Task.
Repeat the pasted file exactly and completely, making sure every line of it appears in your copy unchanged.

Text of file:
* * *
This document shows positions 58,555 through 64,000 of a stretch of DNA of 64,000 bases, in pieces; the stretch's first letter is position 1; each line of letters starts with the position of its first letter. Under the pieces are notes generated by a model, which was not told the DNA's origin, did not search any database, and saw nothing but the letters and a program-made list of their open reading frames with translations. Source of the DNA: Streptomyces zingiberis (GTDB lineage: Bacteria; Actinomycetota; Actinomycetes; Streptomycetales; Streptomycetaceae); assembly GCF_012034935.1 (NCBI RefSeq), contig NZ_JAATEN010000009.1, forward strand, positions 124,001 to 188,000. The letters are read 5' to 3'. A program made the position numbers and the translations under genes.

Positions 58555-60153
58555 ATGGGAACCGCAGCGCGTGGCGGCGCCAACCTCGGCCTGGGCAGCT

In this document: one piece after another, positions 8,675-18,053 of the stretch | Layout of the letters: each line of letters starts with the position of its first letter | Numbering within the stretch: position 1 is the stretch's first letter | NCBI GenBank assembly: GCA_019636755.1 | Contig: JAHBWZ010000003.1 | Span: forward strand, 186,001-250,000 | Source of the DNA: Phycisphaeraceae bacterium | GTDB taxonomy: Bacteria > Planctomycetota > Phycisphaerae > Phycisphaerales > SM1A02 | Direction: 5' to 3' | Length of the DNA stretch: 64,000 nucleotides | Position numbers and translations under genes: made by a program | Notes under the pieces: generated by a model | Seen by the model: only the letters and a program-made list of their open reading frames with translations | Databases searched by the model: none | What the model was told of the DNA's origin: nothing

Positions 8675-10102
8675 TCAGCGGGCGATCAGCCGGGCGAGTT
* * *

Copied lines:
This document shows positions 58,555 through 64,000 of a stretch of DNA of 64,000 bases, in pieces; the stretch's first letter is position 1; each line of letters starts with the position of its first letter. Under the pieces are notes generated by a model, which was not told the DNA's origin, did not search any database, and saw nothing but the letters and a program-made list of their open reading frames with translations. Source of the DNA: Streptomyces zingiberis (GTDB lineage: Bacteria; Actinomycetota; Actinomycetes; Streptomycetales; Streptomycetaceae); assembly GCF_012034935.1 (NCBI RefSeq), contig NZ_JAATEN010000009.1, forward strand, positions 124,001 to 188,000. The letters are read 5' to 3'. A program made the position numbers and the translations under genes.

Positions 58555-60153
58555 ATGGGAACCGCAGCGCGTGGCGGCGCCAACCTCGGCCTGGGCAGCT

In this document: one piece after another, positions 8,675-18,053 of the stretch | Layout of the letters: each line of letters starts with the position of its first letter | Numbering within the stretch: position 1 is the stretch's first letter | NCBI GenBank assembly: GCA_019636755.1 | Contig: JAHBWZ010000003.1 | Span: forward strand, 186,001-250,000 | Source of the DNA: Phycisphaeraceae bacterium | GTDB taxonomy: Bacteria > Planctomycetota > Phycisphaerae > Phycisphaerales > SM1A02 | Direction: 5' to 3' | Length of the DNA stretch: 64,000 nucleotides | Position numbers and translations under genes: made by a program | Notes under the pieces: generated by a model | Seen by the model: only the letters and a program-made list of their open reading frames with translations | Databases searched by the model: none | What the model was told of the DNA's origin: nothing

Positions 8675-10102
8675 TCAGCGGGCGATCAGCCGGGCGAGTT